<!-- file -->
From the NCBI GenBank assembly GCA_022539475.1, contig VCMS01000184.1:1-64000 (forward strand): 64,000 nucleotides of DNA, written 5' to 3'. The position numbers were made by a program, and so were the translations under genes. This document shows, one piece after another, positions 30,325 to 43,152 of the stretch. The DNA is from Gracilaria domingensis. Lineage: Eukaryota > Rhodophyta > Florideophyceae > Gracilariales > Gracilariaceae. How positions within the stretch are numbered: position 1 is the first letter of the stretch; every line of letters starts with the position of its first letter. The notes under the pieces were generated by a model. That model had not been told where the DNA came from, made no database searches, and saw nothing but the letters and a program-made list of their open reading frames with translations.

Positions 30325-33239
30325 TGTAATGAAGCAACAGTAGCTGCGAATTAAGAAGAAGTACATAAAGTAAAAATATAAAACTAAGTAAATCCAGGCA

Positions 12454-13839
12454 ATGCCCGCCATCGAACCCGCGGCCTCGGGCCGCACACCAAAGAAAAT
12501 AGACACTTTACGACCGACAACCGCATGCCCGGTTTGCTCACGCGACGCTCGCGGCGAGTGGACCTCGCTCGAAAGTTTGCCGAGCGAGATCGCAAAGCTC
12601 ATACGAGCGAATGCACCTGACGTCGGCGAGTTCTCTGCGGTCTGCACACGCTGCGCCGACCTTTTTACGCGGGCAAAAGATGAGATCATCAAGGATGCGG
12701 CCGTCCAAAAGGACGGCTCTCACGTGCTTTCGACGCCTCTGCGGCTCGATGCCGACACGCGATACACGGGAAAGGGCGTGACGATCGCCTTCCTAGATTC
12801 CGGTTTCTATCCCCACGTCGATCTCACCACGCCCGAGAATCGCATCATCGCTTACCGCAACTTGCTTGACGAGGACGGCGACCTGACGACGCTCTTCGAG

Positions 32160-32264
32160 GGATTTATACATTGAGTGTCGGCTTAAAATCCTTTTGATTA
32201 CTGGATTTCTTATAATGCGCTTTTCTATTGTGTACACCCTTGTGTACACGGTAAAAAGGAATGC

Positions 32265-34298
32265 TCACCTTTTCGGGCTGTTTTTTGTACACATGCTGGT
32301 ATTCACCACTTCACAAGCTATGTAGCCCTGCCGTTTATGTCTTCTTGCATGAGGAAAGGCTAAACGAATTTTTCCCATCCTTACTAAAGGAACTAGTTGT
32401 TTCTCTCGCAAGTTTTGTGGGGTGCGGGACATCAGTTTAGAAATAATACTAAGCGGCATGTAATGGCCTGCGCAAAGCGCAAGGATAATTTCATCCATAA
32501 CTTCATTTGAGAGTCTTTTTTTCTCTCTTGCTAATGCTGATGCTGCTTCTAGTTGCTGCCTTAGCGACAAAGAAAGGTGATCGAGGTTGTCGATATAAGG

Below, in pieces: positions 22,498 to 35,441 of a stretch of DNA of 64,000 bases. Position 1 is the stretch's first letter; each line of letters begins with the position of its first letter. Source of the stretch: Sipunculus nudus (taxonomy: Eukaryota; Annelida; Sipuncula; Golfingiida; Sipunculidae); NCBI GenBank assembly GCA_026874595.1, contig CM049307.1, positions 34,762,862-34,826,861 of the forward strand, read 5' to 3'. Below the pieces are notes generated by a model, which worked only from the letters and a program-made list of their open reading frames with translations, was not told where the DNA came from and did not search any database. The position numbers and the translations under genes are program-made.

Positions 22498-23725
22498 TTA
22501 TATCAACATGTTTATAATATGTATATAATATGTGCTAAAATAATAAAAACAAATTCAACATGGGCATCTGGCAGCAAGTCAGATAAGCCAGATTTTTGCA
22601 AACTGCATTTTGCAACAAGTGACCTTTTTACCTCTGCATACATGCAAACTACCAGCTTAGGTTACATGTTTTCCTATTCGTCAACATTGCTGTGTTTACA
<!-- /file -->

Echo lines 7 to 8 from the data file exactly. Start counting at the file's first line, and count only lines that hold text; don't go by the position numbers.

12601 ATACGAGCGAATGCACCTGACGTCGGCGAGTTCTCTGCGGTCTGCACACGCTGCGCCGACCTTTTTACGCGGGCAAAAGATGAGATCATCAAGGATGCGG
12701 CCGTCCAAAAGGACGGCTCTCACGTGCTTTCGACGCCTCTGCGGCTCGATGCCGACACGCGATACACGGGAAAGGGCGTGACGATCGCCTTCCTAGATTC